Shadow Attorney General Trevor Moniz said their main concern with the Good Governance legislation that will be debated in the House of Assembly today [June 15] is that “You can have all the rules and regulations you want, but if you do not follow them, if you do not have the will to enforce them, then they won’t matter.”
Premier Paula Cox previously tabled the second phase of the Good Governance legislation in the House of Assembly. The Bill makes provision for Ministers to be appointed to hear an application or appeal on behalf of another Minister who has a conflict of interest and to extend whistle blower protection.
The Bill also seeks to increase the period within which offences can be prosecuted, and to create an offence of collusion whereby parties seek to improperly exert influence in order to obtain a contract.
Mr Moniz continued on to say, “This has been a serious and ongoing problem within this Government as the Auditor General indicated two months ago when she warned that public officials would continue abusing public funds until they are held to account.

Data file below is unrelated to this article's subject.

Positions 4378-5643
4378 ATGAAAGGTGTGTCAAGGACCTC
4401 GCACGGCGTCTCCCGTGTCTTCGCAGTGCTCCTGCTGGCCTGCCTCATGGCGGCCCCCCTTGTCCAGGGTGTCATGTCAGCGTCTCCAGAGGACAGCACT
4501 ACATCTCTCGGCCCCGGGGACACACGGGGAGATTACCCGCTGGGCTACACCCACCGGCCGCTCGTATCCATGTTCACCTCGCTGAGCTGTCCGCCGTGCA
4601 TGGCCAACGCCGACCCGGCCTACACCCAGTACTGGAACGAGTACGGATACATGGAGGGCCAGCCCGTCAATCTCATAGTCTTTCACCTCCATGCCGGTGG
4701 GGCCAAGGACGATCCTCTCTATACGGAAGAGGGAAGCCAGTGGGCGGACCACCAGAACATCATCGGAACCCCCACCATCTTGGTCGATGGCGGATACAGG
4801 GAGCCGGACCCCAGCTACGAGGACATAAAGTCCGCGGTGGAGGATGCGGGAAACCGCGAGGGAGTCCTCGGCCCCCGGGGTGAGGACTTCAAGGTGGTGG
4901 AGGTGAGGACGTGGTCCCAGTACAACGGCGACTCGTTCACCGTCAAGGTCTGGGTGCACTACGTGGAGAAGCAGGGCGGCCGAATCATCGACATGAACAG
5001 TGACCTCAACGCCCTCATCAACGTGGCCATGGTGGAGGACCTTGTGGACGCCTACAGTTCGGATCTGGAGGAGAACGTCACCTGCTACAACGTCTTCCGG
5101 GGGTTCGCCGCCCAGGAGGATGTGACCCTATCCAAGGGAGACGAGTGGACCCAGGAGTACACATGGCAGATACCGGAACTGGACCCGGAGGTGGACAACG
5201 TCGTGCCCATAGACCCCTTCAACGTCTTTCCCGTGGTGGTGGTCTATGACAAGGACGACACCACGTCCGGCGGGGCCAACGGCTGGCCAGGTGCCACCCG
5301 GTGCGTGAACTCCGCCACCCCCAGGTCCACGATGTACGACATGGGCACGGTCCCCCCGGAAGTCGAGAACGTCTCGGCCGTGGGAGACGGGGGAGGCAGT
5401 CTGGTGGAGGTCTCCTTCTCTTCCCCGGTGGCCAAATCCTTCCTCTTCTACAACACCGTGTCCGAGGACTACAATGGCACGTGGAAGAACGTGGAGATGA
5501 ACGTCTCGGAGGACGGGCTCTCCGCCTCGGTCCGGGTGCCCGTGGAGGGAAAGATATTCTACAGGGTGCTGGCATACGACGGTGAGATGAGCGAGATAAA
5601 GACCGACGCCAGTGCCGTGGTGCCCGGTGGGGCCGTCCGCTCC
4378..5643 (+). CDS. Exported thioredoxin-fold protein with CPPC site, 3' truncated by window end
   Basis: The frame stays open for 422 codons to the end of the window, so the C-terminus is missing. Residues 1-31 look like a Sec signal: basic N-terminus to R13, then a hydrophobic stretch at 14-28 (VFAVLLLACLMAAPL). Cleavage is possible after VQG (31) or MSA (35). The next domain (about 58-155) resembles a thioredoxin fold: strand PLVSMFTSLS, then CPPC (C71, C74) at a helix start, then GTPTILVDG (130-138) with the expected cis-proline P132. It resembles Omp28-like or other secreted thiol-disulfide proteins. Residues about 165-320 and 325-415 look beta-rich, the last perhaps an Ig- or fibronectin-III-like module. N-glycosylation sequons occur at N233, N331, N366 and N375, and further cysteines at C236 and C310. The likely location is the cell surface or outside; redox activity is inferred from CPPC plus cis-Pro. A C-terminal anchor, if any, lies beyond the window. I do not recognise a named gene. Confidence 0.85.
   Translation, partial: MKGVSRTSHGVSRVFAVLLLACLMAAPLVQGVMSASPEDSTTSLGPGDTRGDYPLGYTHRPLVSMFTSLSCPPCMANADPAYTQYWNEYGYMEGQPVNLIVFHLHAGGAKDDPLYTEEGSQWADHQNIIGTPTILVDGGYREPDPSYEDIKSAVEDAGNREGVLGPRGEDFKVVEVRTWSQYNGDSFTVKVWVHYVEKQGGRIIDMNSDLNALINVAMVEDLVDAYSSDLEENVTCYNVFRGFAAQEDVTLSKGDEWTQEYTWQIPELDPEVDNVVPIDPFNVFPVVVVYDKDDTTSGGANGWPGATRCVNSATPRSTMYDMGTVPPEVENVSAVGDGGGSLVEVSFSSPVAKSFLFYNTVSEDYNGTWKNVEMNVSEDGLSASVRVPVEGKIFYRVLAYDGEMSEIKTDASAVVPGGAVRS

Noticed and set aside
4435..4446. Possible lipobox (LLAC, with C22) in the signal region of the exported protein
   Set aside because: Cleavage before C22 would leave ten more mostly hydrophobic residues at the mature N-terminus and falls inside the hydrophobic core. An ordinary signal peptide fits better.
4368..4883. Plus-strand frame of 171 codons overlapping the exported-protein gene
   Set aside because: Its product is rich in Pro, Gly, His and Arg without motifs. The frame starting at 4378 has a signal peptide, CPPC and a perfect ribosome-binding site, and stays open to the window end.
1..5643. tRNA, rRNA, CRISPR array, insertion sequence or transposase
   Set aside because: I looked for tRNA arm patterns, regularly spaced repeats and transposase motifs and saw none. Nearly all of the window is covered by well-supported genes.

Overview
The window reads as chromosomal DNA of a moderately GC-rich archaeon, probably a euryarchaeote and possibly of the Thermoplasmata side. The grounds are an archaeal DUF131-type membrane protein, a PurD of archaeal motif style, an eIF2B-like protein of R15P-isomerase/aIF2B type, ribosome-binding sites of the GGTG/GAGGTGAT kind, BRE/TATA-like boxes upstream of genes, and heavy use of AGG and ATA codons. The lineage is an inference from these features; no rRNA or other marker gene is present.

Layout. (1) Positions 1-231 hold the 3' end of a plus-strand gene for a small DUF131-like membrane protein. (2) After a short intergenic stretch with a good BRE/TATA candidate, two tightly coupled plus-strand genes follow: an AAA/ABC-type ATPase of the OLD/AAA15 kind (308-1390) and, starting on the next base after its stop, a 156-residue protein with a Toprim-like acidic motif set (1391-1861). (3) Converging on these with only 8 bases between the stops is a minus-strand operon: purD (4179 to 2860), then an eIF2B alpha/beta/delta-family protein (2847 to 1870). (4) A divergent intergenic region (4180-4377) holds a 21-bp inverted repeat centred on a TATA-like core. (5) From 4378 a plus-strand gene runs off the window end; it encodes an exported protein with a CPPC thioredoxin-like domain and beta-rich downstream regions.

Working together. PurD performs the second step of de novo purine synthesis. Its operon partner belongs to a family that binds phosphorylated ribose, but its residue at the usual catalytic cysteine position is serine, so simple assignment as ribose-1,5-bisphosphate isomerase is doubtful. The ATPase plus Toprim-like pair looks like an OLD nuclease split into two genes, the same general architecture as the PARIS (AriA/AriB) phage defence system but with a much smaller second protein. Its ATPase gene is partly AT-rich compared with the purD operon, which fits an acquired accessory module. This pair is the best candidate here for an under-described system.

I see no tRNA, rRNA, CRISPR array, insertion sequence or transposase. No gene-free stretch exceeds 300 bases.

“The problem is real, as the Premier herself alluded two months ago when she introduced the first of her pre-election good governance measures saying the new rules would ensure “abuses will be a thing of the past.”
“For good governance reform to work, you need real commitment and belief. The programme put forward by the PLP Government has been half-hearted and late, with little real follow-through – where is Freedom of Information?
“The OBA will support the legislation only because it is a step in the right direction. But what Bermuda really needs is a leap in the right direction,” concluded Mr Moniz.
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